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Iraq’s Promising New Leadership

Iraq’s prime minister-designate, Adel Abdul Mahdi, is the kind of leader the U.S. might have hoped for: experienced, well-respected, and, by the standards of Iraqi politics, above sectarian and ethnic factionalism. Unfortunately, the chances that he can create a government consistent with those values remain slim.

While Washington and its allies should wish Abdul Mahdi success and give his government all reasonable assistance, they would be wise to focus on strengthening economic, cultural and institutional relationships in Iraq without counting on the new leader’s political fortunes.

 

The outcome of Iraq’s May 12 vote could easily have been worse for U.S. interests. Indeed, for many months, they seemed certain to be. The biggest vote-getter, the firebrand Shiite leader Moqtada al-Sadr, is a sworn enemy of the U.S., reflexively opposed to all Western influences. In the first years after the 2003 fall of Saddam Hussein, Sadr led the Mahdi Army in bloody battles with coalition forces. Other Shiite factions that gained large blocs of seats in the 329-member parliament are proxies of Iran.

But persistent bickering among the Shiite groups since May led to the emergence of Abdul Mahdi, a former vice president and oil minister, as a consensus candidate. He now has less than 30 days to appoint a cabinet.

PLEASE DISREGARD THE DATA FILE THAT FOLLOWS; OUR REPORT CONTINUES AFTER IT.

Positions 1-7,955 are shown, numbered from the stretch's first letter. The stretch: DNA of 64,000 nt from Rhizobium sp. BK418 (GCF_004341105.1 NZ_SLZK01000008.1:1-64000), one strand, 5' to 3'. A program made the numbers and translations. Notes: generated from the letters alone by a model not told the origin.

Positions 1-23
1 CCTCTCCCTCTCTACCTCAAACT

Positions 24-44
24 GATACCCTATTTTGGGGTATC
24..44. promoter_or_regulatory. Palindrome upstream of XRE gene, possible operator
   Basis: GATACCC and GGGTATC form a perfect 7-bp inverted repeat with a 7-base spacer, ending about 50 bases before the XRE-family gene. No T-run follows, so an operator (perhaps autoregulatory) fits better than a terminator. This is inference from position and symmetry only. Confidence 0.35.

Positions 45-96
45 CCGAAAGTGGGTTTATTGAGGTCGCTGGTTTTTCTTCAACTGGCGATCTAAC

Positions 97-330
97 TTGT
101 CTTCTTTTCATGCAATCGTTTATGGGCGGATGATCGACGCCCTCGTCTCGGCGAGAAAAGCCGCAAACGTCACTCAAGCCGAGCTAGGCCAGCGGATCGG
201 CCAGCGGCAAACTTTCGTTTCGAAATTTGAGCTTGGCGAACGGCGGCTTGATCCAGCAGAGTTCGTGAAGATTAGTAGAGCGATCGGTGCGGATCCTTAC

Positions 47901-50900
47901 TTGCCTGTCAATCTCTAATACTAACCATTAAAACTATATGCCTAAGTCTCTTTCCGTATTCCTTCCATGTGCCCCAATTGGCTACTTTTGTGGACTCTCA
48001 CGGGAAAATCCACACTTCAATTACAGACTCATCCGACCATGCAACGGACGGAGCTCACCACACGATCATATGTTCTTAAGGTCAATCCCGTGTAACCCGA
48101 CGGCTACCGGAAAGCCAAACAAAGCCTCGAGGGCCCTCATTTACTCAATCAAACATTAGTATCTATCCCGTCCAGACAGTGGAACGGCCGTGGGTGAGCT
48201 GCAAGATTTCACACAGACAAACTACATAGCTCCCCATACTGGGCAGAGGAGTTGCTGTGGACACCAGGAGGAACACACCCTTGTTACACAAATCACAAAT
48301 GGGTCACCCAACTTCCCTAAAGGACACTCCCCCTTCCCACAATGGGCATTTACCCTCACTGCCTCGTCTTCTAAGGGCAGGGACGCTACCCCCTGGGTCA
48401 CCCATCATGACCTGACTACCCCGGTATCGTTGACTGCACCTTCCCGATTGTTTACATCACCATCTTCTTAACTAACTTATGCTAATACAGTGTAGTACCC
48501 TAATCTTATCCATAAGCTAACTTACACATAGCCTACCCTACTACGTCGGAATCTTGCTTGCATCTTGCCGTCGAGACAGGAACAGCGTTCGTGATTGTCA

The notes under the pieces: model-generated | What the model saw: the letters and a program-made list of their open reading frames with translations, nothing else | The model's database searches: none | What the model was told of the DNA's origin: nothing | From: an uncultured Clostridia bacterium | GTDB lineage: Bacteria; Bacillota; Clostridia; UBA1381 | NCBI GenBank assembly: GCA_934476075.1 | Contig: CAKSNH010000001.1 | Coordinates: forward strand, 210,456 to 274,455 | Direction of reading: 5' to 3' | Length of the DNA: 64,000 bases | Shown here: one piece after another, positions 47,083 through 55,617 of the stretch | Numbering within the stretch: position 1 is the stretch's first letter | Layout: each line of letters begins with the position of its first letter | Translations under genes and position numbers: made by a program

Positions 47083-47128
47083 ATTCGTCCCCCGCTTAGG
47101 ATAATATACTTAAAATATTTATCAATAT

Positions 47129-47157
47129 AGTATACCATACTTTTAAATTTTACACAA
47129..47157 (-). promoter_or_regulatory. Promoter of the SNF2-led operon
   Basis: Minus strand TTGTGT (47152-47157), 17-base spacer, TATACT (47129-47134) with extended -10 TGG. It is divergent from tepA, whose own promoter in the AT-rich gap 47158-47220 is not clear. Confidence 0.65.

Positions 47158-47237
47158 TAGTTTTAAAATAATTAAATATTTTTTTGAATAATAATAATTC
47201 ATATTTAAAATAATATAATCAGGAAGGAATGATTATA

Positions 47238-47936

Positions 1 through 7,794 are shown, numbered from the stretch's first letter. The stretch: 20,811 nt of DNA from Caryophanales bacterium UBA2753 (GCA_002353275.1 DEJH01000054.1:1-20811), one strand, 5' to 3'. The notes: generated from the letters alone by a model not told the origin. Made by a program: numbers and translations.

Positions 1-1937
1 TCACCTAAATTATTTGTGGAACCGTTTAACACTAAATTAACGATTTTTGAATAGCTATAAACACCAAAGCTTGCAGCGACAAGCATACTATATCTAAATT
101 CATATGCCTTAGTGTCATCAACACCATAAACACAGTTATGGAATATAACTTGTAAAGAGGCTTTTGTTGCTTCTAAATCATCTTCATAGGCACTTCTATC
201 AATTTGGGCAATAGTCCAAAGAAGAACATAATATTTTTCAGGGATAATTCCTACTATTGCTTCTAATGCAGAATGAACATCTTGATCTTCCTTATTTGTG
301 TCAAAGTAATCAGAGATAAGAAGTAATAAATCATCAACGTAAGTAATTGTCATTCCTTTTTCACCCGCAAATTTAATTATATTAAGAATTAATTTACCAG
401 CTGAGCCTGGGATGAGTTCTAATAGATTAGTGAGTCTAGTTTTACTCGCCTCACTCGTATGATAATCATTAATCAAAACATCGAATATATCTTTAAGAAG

All indications that Abdul Mahdi will be favorably disposed toward the U.S. — or at least resistant to Iranian influence — are tempered by the circumstances of his ascension. His own party, once a major force among the Iran-backed Shiite parties, has just two seats in parliament. Abdul Mahdi has some goodwill among the political class, but no mass appeal. Lacking a significant constituency of his own, he will likely be beholden to the factions that elevated him. They may very well pack his cabinet and divvy up jobs among their followers, making it difficult for the new prime minister to deliver clean, efficient government.

The U.S. and other Western countries can play a constructive role nonetheless. Through much of this year, ordinary Iraqis have been protesting their government’s failure to boost employment. Iran, its own economy in deep trouble, can’t help with this. But Western countries can provide investment, technology and access to markets, all of which help create jobs.

 

At the same time, Washington should draw an important lesson from the electoral failure of its preferred candidate, Haider al-Abadi, the outgoing prime minister: It is a mistake to rely too much on the political fortunes of any individual leader — and better to focus on forging durable economic ties.

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